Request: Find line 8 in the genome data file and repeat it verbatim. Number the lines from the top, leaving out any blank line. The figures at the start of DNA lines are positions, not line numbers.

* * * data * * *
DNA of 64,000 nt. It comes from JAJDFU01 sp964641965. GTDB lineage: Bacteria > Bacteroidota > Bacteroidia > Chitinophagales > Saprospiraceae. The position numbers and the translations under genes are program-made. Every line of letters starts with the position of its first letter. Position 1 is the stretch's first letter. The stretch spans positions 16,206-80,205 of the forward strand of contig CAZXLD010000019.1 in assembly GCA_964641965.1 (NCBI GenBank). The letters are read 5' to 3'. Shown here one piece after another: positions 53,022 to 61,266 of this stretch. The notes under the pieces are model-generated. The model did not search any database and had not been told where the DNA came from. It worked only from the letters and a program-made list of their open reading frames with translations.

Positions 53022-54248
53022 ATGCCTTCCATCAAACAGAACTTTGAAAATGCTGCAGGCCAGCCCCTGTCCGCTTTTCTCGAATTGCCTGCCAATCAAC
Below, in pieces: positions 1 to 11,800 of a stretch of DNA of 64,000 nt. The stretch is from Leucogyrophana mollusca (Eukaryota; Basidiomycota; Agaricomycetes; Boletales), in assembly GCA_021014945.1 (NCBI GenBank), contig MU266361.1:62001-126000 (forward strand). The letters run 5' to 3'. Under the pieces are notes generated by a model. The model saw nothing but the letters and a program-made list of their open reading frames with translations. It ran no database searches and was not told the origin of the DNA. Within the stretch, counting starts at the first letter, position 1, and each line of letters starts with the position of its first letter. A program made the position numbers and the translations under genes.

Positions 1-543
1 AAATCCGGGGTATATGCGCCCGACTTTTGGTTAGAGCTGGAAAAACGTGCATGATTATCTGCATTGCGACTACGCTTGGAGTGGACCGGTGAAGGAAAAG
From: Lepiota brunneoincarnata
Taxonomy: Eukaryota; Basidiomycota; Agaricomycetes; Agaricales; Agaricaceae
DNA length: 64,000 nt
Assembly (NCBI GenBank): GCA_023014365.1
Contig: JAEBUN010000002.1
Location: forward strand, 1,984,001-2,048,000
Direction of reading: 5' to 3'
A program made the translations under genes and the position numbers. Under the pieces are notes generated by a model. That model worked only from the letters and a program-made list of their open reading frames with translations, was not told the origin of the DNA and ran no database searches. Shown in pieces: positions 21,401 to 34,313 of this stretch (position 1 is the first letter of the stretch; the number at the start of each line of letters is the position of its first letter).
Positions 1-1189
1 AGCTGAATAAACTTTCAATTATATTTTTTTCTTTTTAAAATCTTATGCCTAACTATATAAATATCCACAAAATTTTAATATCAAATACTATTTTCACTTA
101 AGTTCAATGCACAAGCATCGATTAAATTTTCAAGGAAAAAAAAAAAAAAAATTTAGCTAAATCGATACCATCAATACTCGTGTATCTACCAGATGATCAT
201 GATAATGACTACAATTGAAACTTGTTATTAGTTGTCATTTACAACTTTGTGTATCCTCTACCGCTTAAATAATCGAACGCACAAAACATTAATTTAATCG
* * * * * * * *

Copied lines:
Taxonomy: Eukaryota; Basidiomycota; Agaricomycetes; Agaricales; Agaricaceae